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With programming competitions or 'code contests' gaining popularity, a study has revealed that 45 per cent respondents received job offers by participating in such coding competitions.
According to a latest TJinsite study, powered by TechGig, a TimesJobs platform, nearly 45 per cent participants admitted having received job offers through coding contests.
Last year, 30 per cent software professionals said they received job offers by taking part in such code contests.
The study revealed that not just coders, employees and participants think code contests are a great platform to hone their skill and being recognised, employers too look forward to these competitions in order to identify and hire the best brains in the field.
Over 55 per cent employees and 65 per cent employers feel participating in code contests are very worthwhile pursuits.
It further said about 70 per cent employers agree that code contests are a great way to improve skills, become better problem solvers, learn the intricacies of programming languages and even prepare for job interviews.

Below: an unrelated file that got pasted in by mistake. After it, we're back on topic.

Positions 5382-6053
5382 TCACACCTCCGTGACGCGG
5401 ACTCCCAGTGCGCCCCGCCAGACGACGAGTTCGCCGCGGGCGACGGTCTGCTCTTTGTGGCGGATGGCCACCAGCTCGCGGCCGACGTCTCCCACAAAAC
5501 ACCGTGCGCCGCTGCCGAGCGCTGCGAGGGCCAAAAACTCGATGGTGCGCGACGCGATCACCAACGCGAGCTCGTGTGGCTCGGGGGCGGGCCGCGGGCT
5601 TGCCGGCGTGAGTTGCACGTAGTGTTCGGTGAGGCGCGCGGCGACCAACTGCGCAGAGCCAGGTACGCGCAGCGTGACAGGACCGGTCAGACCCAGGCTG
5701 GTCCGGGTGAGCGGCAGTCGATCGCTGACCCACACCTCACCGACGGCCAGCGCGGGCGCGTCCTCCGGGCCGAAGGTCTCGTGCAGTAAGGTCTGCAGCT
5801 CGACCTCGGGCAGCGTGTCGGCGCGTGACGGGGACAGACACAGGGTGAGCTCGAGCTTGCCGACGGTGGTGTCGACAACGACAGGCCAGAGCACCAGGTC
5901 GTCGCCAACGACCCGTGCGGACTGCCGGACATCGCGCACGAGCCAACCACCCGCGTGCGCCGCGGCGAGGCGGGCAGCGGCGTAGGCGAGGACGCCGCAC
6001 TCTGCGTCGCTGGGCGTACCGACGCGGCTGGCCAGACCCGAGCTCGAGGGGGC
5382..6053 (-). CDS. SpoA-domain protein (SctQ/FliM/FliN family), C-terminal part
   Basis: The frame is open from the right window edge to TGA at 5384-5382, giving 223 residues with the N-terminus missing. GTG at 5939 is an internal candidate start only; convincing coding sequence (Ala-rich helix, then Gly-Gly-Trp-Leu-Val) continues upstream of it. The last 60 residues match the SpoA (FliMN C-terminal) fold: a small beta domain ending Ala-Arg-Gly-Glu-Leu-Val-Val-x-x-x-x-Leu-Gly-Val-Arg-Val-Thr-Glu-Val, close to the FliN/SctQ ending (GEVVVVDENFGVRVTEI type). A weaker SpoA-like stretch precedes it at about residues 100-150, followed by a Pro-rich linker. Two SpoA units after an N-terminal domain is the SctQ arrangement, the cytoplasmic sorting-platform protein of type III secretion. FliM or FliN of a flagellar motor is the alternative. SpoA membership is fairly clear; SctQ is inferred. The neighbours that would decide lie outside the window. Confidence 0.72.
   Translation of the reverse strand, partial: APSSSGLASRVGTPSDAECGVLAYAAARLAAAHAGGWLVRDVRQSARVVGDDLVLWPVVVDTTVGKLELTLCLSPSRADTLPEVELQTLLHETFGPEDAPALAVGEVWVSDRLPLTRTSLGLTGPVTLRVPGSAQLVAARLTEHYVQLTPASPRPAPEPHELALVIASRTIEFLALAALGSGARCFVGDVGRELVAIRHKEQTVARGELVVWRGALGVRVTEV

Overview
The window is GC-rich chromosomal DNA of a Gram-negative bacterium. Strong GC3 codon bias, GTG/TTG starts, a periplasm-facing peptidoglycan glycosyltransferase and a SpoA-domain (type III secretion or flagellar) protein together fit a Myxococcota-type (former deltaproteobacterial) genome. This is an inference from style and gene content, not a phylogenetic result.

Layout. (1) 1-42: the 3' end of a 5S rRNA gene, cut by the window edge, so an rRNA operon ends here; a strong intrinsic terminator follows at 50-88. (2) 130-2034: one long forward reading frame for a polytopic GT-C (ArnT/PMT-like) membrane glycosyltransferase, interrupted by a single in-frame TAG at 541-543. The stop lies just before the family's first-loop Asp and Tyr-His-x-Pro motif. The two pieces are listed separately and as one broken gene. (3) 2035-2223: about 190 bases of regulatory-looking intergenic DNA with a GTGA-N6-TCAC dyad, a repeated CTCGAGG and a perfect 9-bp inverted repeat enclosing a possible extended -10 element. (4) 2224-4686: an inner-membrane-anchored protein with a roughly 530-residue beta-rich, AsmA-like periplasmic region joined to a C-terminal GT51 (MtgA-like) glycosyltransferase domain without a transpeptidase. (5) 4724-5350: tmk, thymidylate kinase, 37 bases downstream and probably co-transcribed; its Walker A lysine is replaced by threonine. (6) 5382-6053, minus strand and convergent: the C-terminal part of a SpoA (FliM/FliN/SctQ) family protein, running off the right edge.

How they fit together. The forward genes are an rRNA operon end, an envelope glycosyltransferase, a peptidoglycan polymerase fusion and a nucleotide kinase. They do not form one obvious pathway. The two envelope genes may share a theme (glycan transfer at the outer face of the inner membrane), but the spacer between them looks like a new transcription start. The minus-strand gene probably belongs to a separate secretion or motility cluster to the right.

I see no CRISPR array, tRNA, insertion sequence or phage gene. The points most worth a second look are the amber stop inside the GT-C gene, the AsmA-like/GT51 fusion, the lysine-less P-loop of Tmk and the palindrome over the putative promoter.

"Coding platforms are helping companies with critical talent identification, workplace engagement and making the right hiring decisions in a cost-effective way," TimesJobs and TechGig business head Ramathreya Krishnamurthi said.
It further said the growth in participation suggests that these code contests have become a crucial part of work and workplace strategy.
This year, nearly 60 per cent candidates informed they have participated in these competitions at some point in their career, which was 40 per cent last year, it added.
In fact, the participation of women employees has also improved to 45 per cent this year against 35 per cent in 2016.
It said code contests are no longer limited to just recruitment, these competitions are being leveraged to promote creativity, innovation and healthy competition at the workplace, boosting motivation and productivity levels.
(Only the headline and picture of this report may have been reworked by the Business Standard staff; the rest of the content is auto-generated from a syndicated feed.)